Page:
Meyer told The Architect’s Newspaper that her approach had initially received push-back from university administrators who were fearful that exhibitions and programming centered around African-American voices and explosive themes like police brutality and institutionalized racism would incite racist, “tiki torch-bearing” mobs against the university. Despite institutional unease, however, work on the installation pushed toward its September 16th opening date. That was, of course, until Meyer was abruptly let go, removing woods’s major institutional partner and throwing into question the university's commitment to the installation and the themes Meyer was focused on bringing to light there. In response, the artist decided to “pause” the work, essentially shutting down the installation in the hope that Meyer would be reinstated. Backlash against Meyer’s firing has been swift, with a pair of public petitions that were created in response to the dismissal garnering over 800 signatories. An open letter was also created by prominent female arts and architecture figures, including Emily Bills, Andrea Dietz, Jia Gu, Lucía Sanromán, and Mimi Zeiger, in response to Meyer’s firing, which the group highlighted as part of a troubling “spate of firings of significant women in the arts over the past year.” When reached for comment, Jeff Bliss, executive director of media and digital news for CSU Long Beach, said, “We cannot comment on personnel matters,” adding, “American MONUMENT is ‘paused’ (at the artist’s request). We remain open to dialogue with Ms. woods and pledge that we will continue to work toward encouraging her to ‘un-pause’ American MONUMENT on campus, so that the educational opportunities it promises can be realized.” Meyer is currently appealing her firing. While they wait for the lengthy administrative process to play out, she and woods have proposed the creation of a “parallel museum” to allow woods to “unpause” the monument. Essentially, the proposal, if accepted, would allow Meyer and woods to carry on their work and the ongoing research that was meant to be developed over the course of the run of the installation under a separate, independent administrative vision that would be part pop-up, part sanctioned occupation of the museum. With their own staff and organizational structure, woods and Meyer hope to pioneer a new way of approaching how institutions address issues of structural racism. Meyer explained: “[The parallel Museum] would mediate the borders between the ‘parallel’ and existing museum to not only get American MONUMENT up-and-running but to also pursue a different set of agendas, missions, and procedures for the work” than was originally planned. Explaining the institutional inertia inherent in approaching deeply-entrenched and unquestioned racism-related topics and cultures, Meyer added, “White supremacy is alive and systems don't want to change—we’re experimenting with non-violent system change.” Meyer explained that the parallel museum “can be set up almost as a kind of mirror showing another way of doing things that doesn’t disrupt the museum but instead provides a different model for how it might work.”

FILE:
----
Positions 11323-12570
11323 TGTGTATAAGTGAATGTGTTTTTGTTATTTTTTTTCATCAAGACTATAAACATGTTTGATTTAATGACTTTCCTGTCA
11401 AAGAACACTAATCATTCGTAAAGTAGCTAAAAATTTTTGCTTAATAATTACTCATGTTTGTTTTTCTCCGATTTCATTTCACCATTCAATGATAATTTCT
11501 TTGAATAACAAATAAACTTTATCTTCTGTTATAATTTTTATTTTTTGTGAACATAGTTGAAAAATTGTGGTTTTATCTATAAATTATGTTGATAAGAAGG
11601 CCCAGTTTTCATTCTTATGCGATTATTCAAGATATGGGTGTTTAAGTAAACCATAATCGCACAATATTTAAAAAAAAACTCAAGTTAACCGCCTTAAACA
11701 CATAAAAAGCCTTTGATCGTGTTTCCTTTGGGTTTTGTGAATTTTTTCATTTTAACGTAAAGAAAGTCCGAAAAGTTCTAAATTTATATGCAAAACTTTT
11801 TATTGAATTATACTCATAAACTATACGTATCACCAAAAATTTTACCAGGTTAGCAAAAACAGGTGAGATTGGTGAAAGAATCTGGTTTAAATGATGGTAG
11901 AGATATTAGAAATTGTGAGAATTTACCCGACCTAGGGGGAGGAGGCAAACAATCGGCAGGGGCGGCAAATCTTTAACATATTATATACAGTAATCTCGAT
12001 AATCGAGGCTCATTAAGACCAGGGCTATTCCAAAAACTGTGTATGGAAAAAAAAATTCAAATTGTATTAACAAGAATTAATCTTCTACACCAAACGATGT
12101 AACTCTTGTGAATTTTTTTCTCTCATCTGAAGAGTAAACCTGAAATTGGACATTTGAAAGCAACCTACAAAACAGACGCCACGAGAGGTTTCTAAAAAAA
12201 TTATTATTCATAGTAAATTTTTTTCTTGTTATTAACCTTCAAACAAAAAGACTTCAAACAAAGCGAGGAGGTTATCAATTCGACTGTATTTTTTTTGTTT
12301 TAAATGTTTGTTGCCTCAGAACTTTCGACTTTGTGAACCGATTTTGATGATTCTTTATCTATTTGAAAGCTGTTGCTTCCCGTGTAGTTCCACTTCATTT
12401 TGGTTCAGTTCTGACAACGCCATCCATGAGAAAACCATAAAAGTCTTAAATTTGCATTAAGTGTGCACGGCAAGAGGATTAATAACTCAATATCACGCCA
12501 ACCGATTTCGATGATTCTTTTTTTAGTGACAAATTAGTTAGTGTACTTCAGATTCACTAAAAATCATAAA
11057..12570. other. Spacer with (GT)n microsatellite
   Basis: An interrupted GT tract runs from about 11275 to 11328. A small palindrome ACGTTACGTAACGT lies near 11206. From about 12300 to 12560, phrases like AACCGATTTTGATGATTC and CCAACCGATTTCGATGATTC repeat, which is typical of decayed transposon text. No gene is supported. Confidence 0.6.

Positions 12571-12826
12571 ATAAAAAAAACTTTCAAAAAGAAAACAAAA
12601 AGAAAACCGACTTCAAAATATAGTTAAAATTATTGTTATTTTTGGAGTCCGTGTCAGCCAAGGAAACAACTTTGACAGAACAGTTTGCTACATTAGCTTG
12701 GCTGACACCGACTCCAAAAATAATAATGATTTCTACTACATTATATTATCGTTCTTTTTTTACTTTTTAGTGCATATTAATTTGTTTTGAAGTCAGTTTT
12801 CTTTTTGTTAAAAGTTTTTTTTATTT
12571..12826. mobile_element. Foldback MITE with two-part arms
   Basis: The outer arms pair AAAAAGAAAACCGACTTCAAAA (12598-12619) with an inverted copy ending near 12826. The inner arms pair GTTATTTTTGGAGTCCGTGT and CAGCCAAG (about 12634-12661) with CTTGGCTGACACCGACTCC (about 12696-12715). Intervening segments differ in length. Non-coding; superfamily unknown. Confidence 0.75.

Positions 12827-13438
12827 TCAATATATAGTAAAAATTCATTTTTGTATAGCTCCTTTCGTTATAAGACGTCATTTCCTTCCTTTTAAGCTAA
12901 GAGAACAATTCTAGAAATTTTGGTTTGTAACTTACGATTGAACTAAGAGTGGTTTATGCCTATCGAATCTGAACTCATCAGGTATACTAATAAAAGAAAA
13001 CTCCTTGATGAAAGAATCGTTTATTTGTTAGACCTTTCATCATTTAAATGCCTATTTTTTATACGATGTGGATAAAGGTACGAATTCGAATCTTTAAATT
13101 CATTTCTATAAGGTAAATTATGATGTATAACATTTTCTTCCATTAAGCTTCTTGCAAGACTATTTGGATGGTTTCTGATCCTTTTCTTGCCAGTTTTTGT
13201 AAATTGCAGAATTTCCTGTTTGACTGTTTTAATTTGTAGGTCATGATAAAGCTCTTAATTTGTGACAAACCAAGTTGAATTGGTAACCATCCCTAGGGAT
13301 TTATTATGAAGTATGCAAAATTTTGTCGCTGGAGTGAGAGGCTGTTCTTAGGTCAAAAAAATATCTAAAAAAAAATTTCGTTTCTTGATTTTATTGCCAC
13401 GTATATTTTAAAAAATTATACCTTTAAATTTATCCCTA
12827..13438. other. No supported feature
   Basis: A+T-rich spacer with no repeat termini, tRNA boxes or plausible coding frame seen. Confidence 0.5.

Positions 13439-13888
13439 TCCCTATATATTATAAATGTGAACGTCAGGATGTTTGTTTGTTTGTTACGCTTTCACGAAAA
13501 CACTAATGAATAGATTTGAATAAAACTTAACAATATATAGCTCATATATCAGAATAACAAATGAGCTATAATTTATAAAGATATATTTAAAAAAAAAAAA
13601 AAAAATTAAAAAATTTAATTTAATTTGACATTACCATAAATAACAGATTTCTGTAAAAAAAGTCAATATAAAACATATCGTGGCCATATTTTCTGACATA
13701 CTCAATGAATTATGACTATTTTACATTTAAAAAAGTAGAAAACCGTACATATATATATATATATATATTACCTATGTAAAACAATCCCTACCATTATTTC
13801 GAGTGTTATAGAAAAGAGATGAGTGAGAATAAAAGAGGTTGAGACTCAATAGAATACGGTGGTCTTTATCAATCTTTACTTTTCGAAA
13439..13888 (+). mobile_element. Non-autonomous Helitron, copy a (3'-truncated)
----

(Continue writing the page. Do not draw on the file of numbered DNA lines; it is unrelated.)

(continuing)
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New renderings for CSU-Long Beach development features pyramidal facade and mirrored pools